Happy Father's Day Daddy
A Tribute to Daddy on Father’s Day, 2017!
I want to pay tribute to my Father… for the first time in my life. Daddy died two months after I turned nine. He was working at one of the Phillips Petroleum Co. Plants in Borger, TX when he passed out and was taken to the Company health clinic. He was there for a few weeks before the Doctors finally admitted that they didn’t know what was wrong… so they transferred him to the Wadley Blood Research Center in Dallas.
He died twenty-nine months later. Shortly before he died, he was diagnosed with a “new” disease called “Leukemia”. The Doctors tried everything to reverse his condition, even to completely replacing his diseased blood with new blood four different times. He would get better for a few days, then his blood count would start going down again.
In 1953, the Doctors knew very little about Leukemia… what caused it, or even if it was contagious. In order to get to see him, my brother and I suited up in hospital gowns and masks, and for fifteen minutes once a month, we could see and talk to him, but not touch him.
With just a few exceptions, any memories I have of Daddy were before he got sick. I was six at the time, and I can count them on one hand.
After he died, I don’t remember Mother or anyone else ever talking about him. Maybe they did, but just not in front of me. Even when I was grown and would ask Mother questions, I never got more than “he was a good man” or “he loved you kids”.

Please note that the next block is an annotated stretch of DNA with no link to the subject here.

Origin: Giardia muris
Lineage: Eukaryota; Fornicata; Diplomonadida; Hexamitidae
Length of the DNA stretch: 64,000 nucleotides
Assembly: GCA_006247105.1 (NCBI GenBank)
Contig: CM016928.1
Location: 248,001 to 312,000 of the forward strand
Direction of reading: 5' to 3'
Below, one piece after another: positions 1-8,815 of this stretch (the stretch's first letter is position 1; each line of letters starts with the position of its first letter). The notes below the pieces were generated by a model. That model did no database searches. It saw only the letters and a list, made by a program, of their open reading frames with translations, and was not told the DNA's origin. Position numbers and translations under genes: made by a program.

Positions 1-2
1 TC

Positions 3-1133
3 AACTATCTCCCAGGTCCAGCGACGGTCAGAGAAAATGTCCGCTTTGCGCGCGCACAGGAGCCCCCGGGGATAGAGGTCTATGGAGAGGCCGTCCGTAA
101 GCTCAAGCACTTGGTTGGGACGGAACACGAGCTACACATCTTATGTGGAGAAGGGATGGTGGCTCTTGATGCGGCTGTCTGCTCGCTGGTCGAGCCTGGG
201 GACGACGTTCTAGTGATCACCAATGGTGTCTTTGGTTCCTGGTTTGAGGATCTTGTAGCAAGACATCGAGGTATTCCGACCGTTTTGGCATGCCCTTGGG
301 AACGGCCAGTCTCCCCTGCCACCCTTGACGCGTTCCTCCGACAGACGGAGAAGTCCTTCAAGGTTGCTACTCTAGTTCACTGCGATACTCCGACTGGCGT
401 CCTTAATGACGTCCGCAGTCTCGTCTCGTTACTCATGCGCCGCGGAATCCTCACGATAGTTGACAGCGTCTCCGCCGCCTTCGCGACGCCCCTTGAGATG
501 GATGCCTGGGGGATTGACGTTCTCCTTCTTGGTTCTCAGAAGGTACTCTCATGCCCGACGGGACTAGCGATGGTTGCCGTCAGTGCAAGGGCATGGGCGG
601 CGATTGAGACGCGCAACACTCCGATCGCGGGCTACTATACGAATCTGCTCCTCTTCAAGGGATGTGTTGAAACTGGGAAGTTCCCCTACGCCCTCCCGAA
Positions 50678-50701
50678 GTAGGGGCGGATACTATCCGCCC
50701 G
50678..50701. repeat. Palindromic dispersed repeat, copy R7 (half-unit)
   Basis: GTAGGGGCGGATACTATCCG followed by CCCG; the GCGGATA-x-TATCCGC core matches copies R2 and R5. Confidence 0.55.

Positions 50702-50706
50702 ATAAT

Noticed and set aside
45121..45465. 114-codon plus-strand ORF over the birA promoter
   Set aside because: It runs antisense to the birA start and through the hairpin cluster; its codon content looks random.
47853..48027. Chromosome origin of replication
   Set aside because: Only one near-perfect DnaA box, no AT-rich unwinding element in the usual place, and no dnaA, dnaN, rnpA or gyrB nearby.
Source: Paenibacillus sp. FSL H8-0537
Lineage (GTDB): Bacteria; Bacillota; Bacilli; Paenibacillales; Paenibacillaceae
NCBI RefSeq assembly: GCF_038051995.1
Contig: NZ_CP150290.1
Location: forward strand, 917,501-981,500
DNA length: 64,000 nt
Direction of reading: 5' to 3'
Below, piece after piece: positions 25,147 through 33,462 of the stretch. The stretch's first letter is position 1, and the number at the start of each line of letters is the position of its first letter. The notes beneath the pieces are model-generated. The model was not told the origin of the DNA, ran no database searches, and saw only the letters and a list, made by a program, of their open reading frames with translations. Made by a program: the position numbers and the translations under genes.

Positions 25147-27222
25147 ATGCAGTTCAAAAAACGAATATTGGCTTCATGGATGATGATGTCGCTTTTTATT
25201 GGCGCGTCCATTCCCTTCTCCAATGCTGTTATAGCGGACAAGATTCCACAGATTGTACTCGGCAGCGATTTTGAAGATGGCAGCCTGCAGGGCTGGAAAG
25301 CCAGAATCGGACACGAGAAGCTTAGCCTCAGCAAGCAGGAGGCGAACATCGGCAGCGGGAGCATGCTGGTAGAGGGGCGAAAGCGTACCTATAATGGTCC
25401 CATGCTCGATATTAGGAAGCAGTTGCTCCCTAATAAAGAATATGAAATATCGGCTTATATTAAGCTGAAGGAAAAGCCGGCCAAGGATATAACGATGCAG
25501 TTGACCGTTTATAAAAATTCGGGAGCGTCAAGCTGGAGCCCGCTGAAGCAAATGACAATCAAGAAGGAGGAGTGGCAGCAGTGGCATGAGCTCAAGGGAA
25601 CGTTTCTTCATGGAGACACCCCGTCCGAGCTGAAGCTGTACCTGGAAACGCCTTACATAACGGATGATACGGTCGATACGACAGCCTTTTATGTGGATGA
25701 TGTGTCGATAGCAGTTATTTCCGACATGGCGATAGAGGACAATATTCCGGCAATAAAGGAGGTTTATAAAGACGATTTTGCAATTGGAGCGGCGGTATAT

I guess those answers are ok when you’re a child…. but at some point you want more than that. Childhood memories began to fade, and you wonder if they were real or you just made them up.
With Father’s Day coming up, I decided to try and find out everything I could about him. But, I almost waited too late. I only have one cousin, Gwen, who’s still alive that was old enough to really have known him. She’s in her 80’s, but her memory is still good.
I spent several hours on the phone with her and I think that she enjoyed talking about Daddy as much as I did learning about him.
She said he loved life, always laughing and pulling practical jokes… his sister-in-laws were his favorite targets, and he played games with the kids and loved being their “horse”.
He teased Granny unmercifully, but Gwen also said, that he treated her like a Queen. She said that Mother and Daddy picked on each other constantly, but always in a joking fashion.
When Daddy was alive, vacations were always spent in Arkansas helping Granny and Granddad do whatever needed to be done on the farm. One trip, he made Granny a big round oak table, and I can remember sitting on a pan to make me high enough to reach the table.
The adults got to sit in chairs, but there was a corner bench for the kids. We had to crawl out from under the table between all the grownups legs in order to go outside and play, but only after we had shown Granddad that we had eaten everything on our plate.
Gwen told me that the whole time he was in the hospital, Daddy told the Doctors over and over, that if there was any new drug or procedure they wanted to try, they were welcome to try it on him. He also asked that an autopsy be done after he died.
She told me story after story, but Gwen saved the best to last, because she told me how much he loved the Lord and singing his praises!
I suppose, as you get older, you stop calling your Daddy, “Daddy”… it may become “Dad”, “Father”, “Pops”… or whatever, but for me, he will always be “Daddy”.
So, to my Daddy, Garland Baxter Sosebee, and to every Father out there… I say “Happy Father’s Day”.